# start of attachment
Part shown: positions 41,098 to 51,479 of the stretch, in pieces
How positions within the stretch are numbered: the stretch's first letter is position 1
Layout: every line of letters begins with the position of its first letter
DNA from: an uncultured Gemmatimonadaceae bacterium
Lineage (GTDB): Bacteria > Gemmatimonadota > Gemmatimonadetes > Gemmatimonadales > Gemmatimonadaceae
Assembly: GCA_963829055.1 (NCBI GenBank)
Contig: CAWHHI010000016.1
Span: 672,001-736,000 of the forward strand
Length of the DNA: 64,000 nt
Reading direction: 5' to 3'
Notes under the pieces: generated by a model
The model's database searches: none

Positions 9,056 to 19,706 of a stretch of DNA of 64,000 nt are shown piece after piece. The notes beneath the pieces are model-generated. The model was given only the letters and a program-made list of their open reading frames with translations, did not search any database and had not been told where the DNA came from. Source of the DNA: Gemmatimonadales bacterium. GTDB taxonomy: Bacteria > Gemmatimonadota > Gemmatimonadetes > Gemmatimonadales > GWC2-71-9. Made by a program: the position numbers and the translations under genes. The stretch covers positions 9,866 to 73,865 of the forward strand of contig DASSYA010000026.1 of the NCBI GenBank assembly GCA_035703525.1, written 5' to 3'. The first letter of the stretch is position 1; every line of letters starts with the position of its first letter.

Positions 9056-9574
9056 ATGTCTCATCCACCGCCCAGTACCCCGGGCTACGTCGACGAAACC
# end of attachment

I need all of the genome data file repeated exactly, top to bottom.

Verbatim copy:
Part shown: positions 41,098 to 51,479 of the stretch, in pieces
How positions within the stretch are numbered: the stretch's first letter is position 1
Layout: every line of letters begins with the position of its first letter
DNA from: an uncultured Gemmatimonadaceae bacterium
Lineage (GTDB): Bacteria > Gemmatimonadota > Gemmatimonadetes > Gemmatimonadales > Gemmatimonadaceae
Assembly: GCA_963829055.1 (NCBI GenBank)
Contig: CAWHHI010000016.1
Span: 672,001-736,000 of the forward strand
Length of the DNA: 64,000 nt
Reading direction: 5' to 3'
Notes under the pieces: generated by a model
The model's database searches: none

Positions 9,056 to 19,706 of a stretch of DNA of 64,000 nt are shown piece after piece. The notes beneath the pieces are model-generated. The model was given only the letters and a program-made list of their open reading frames with translations, did not search any database and had not been told where the DNA came from. Source of the DNA: Gemmatimonadales bacterium. GTDB taxonomy: Bacteria > Gemmatimonadota > Gemmatimonadetes > Gemmatimonadales > GWC2-71-9. Made by a program: the position numbers and the translations under genes. The stretch covers positions 9,866 to 73,865 of the forward strand of contig DASSYA010000026.1 of the NCBI GenBank assembly GCA_035703525.1, written 5' to 3'. The first letter of the stretch is position 1; every line of letters starts with the position of its first letter.

Positions 9056-9574
9056 ATGTCTCATCCACCGCCCAGTACCCCGGGCTACGTCGACGAAACC